Derby's QUAD is currently showing two exhibitions exploring robots and artificial intelligence. As rapid innovation continues and access to technology becomes easier, artists have more opportunities than ever to experiment with new ways of producing work.
Machine Made: Art, Robots and AI presents work of selected artists who responded to a national open call seeking artworks that utilise robotics or Artificial Intelligence at some stage in their production, or artworks that explore and question the ethics and issues surrounding our technological future, specifically relating to robots and A.I. Our Friends Electric features artists who explore a range of themes and ideas relating to robots, artificial intelligence (AI), online networks and synthetic biology to highlight our hopes and fears for a present and future increasingly shaped by technological advance.
We speak to Peter Bonnell, Senior Curator at QUAD about the exhibitions and their challenges.
Tell us a little about yourself
I have been Curator, and for the last few years Senior Curator, at QUAD since January 2012. I work in a dynamic Programme team alongside the Artistic Director and Assistant Curator, as well as an Education Curator and Participation Curator, and FORMAT Coordinator. I generally manage, curate and develop the main QUAD Gallery programme with the Artistic Director, leading on liaising with artists (such as commissioning new work and designing exhibitions), developing partnerships and leading on installation of the work in the gallery. I also programme events relating to each exhibition, and work on projects regionally and nationally that link to the work that QUAD does to develop and nurture audiences to experience and enjoy contemporary art.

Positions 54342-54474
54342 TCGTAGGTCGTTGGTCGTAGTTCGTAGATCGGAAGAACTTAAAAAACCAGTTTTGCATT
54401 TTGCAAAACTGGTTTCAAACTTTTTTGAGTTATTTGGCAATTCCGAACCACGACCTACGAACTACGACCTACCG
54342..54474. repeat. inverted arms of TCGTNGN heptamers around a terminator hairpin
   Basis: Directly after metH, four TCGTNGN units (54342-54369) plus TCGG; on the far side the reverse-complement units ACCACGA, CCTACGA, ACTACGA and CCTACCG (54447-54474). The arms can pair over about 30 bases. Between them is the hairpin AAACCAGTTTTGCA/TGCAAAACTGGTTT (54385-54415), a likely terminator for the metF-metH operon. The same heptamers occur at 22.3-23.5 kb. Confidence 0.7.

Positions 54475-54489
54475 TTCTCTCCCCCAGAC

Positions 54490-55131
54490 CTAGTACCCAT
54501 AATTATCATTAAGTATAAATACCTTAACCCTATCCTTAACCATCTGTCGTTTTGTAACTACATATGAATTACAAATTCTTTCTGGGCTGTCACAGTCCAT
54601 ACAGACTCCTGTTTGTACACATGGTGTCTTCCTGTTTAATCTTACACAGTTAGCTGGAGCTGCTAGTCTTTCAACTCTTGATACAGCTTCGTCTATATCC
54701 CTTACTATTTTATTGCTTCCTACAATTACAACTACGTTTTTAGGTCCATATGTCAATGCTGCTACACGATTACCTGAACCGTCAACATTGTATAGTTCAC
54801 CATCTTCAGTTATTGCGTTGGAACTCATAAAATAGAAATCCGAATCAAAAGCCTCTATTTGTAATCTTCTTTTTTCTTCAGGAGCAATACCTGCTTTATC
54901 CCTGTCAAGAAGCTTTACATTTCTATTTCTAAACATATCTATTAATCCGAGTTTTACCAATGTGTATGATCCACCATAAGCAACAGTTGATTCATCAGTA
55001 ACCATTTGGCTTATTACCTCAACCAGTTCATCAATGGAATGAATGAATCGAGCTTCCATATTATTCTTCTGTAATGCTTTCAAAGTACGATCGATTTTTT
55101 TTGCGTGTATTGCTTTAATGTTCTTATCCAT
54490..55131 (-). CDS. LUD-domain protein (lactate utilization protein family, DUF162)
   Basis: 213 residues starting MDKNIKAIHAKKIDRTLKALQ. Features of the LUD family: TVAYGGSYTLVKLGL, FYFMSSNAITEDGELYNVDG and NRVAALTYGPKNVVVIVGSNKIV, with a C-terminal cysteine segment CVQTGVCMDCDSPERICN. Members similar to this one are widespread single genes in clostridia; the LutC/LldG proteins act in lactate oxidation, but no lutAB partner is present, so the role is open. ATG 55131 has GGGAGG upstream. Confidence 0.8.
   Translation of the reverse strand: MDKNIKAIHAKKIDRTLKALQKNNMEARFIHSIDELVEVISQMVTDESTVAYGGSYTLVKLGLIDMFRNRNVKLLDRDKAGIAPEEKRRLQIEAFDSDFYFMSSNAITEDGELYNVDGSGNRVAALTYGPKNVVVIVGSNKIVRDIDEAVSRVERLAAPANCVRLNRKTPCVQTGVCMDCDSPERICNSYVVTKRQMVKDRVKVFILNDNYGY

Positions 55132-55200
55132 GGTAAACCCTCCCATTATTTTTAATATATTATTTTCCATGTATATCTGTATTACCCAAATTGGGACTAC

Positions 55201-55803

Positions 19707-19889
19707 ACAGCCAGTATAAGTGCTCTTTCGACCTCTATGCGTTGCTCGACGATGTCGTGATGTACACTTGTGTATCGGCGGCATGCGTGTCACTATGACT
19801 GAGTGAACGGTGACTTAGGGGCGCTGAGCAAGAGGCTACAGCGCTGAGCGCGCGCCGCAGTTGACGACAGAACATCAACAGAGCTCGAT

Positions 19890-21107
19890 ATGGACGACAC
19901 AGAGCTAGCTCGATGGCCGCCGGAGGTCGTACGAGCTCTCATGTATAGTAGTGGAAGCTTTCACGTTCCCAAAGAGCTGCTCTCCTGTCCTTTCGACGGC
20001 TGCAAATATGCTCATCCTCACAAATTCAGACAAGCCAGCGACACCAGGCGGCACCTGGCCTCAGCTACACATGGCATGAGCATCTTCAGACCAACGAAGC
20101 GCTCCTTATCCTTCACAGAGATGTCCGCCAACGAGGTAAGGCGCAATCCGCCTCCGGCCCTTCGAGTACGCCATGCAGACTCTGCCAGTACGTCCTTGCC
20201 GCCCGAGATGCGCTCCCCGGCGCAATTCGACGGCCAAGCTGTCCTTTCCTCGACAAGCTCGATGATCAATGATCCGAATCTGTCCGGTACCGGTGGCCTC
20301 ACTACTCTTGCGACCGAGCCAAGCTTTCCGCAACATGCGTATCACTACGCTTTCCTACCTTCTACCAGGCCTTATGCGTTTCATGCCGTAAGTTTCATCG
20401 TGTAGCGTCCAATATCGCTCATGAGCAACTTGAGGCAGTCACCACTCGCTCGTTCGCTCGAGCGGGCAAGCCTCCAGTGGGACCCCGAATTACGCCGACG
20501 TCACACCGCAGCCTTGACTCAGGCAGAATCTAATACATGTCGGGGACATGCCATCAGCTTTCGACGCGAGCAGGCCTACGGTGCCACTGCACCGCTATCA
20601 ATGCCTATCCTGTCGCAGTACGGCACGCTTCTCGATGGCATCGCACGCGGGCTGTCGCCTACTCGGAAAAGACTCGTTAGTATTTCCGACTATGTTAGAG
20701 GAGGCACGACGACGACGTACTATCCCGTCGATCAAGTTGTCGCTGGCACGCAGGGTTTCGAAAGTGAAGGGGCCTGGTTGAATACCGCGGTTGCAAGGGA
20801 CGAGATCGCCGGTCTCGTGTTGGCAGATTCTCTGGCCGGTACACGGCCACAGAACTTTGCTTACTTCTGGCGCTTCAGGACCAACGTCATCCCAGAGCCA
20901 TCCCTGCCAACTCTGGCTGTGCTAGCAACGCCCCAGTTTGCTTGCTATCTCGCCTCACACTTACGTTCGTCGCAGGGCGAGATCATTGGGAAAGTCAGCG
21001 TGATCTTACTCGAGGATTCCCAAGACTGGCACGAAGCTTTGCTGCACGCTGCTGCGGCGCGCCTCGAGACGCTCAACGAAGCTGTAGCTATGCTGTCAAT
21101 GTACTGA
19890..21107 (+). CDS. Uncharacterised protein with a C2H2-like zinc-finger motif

Your current exhibitions Machine Made: Art, Robots and AI and Our Friends Electric are both exploring AI. Which piece fascinates you the most?
The ‘real-time’ computer generated large screen work Robots in Distress by boredomresearch is incredibly simple in approach, but very poetic and thought-provoking. It is based on real scientific research of small bots designed to patrol and clean the world’s waterways – the highly polluted Venice lagoon for example. These bots – or ‘agents’ – will live in communities and be able to understand their own demise, and that of others in their immediate community. This will keep the flock of cleaner bots at their most effective – as they can join new, focused groups. But there is a deep poignancy in that we are giving birth to these machines, and programming them to be aware of their own mortality.
Have the works chosen presented technical challenges for the team at QUAD?
Anything that you could describe as new technology (in this instance, actual robotic works) can be temperamental. There are a number of robots in the show, with moving parts – and those moving parts can and often do fail. However, we have an excellent tech team at QUAD – TECH:SQUAD – who are experts at fixing things, and I generally liaise and discuss with artists how to resolve any issues.
Are there any upcoming opportunities for artists we should look out for?
We often have commission and exhibition opportunities arise; I would recommend checking the QUAD website on a regular basis here.
Is there another exhibition on currently in the region that you would recommend?
I grew up in the early 1980s reading the futuristic comic 2000AD, and in particular the exploits of Judge Dredd. In fact, I still do today – I’m a huge fan of British comics. So I would highly recommend the exhibition Judge Dredd to Wonder Woman – The Work of Liam Sharp at Derby Museum and Art Gallery. Liam is a Derby lad now living in the US, and has drawn virtually every well-known superhero and comic-strip character.
Both Machine Made: Art, Robots and AI and Our Friends Electric show at QUAD until Sunday 10 September 2017.
Judge Dredd to Wonder Woman – The Work of Liam Sharp continues at Derby Museum & Art Gallery until Sunday 3 September 2017.